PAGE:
He added that his father also played a big role in his decision to enter the ministry.

“My admiration for him was the great moving factor. He set forth a noble example that I didn’t mind following. I still feel the effects of the noble moral and ethical ideals that I grew up under. They have been real and precious to me, and even in moments of theological doubt I could never turn away from them,” he wrote in his autobiography.

King went directly from Morehouse College to Crozer Theological Seminary. While enrolled there, he studied the writings of a wide range of pastors and activists, including Gandhi.

After he graduated from Crozer in 1951, King continued his theological education at Boston University. While working on his doctorate, King deepened his understanding of nonviolent activism, according to his autobiography.

King launched his preaching career while he was still a student, serving as an associate pastor at his father’s church, Ebenezer Baptist in Atlanta, despite spending most of the year out of town.

When he had nearly completed the doctorate program at Boston University, King agreed to become the full-time pastor at Dexter Avenue Baptist Church in Montgomery, Alabama. It was there that his life as a civil rights leader began to take shape, according to Christianity Today.

“In December 1955, a young Montgomery woman named Rosa Parks was arrested for refusing to relinquish her bus seat to a white man. Local pastors rallied the black community for a city-wide bus boycott, named themselves the Montgomery Improvement Association, and unanimously elected King as president,” the article said.

How did faith inform Martin Luther King Jr.’s civil rights work?

The success of the Montgomery bus boycott turned King into a national figure. He suddenly had opportunities to speak at events across the country and a big enough following to help launch the Southern Christian Leadership Conference, which coordinated the work of civil rights groups across the South, Christianity Today reported.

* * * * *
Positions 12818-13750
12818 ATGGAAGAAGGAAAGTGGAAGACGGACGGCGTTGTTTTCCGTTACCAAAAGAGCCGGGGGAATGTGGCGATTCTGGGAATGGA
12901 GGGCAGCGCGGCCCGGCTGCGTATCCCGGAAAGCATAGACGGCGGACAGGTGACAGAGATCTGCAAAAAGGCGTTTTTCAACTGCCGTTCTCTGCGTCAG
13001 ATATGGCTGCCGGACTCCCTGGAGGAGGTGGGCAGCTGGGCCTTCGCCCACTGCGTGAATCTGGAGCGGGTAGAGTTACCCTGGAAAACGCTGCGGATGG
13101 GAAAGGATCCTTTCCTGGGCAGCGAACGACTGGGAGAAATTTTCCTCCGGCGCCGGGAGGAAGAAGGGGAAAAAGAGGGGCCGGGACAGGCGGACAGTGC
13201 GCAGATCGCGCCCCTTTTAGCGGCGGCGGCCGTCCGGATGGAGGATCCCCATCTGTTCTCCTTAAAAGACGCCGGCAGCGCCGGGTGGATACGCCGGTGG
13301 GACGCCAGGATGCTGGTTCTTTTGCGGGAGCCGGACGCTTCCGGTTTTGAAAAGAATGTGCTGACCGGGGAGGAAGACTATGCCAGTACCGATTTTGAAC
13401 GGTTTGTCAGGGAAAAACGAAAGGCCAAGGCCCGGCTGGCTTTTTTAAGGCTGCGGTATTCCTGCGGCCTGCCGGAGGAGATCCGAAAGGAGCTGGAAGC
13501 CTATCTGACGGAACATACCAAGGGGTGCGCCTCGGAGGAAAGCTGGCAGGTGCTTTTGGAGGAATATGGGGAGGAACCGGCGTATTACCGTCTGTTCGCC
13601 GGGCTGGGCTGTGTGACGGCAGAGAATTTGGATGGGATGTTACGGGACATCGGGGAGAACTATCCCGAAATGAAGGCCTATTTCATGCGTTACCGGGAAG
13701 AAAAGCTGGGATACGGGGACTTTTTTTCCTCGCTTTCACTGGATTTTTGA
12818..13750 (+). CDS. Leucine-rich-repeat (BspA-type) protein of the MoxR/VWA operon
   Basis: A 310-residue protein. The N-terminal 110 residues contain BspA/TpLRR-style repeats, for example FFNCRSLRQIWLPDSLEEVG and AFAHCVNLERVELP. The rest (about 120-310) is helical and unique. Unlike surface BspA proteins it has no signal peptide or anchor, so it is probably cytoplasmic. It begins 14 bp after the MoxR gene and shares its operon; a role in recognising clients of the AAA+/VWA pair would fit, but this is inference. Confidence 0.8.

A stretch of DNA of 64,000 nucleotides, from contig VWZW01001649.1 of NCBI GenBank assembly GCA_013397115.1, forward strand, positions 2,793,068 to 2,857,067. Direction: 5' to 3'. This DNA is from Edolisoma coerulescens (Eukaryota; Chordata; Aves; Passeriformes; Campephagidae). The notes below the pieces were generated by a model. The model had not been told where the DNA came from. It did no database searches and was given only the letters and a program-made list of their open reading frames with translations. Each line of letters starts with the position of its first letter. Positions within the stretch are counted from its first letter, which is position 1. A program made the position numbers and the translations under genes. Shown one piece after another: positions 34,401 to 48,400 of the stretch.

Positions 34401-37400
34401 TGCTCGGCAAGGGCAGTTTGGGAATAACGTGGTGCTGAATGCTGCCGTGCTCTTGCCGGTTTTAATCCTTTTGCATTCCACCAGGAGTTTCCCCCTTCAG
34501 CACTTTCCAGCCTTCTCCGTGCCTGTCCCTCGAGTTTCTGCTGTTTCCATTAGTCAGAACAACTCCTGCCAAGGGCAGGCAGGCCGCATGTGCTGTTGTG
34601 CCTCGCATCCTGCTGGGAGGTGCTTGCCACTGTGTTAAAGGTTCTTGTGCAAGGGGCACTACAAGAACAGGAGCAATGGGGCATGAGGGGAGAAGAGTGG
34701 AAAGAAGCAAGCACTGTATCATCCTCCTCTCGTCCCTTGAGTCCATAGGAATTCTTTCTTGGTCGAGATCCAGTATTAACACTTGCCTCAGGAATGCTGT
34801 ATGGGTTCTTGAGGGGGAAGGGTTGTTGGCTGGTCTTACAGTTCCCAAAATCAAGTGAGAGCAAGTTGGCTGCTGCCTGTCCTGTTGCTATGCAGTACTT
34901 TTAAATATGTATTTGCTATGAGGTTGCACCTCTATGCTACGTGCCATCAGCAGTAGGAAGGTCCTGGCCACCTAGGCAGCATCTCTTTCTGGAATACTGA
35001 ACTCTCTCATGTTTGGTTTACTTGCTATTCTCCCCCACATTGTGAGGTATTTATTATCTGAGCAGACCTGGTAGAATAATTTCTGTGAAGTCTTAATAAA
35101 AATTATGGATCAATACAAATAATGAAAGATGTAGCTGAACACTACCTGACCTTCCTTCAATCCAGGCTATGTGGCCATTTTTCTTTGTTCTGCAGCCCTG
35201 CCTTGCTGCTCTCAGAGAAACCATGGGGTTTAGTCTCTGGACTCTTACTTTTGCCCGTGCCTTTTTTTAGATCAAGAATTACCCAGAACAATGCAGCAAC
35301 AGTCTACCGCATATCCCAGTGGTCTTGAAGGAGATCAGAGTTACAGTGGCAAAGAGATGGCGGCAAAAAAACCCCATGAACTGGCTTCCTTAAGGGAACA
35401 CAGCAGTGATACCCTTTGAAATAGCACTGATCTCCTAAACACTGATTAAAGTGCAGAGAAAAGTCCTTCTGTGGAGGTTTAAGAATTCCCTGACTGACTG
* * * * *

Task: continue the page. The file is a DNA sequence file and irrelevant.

As the 1950s drew to a close, King left his post at Dexter Avenue Baptist Church and became co-pastor of Ebenezer Baptist in Atlanta. His preaching career continued to anchor his public activism, but he had less and less time to spend with his church.

Today, King is more often remembered for the speeches he gave at marches and other public events than for his sermons, but the faith leaders who worked alongside him or drew inspiration from him say you wouldn’t have had the speeches without the lesser-known church work.

Personal faith, as well as deep knowledge of the work of religious thinkers from the past, was at the root of his activism, said Rabbi Barry Schwartz, author of “Path of Prophets: The Ethics-Driven Life,” to the Deseret News in 2018.

“It’s legitimate to quote him in the most general of ways, but I don’t think we should forget that he was an example of religious faith at its best,” he said.

To fully appreciate King’s civil rights work, you have to grasp the role religion played in his life, Rabbi Schwartz added.

“He was motivated by general ideas of justice, but, at the same time, he was coming from a Judeo-Christian perspective,” he said.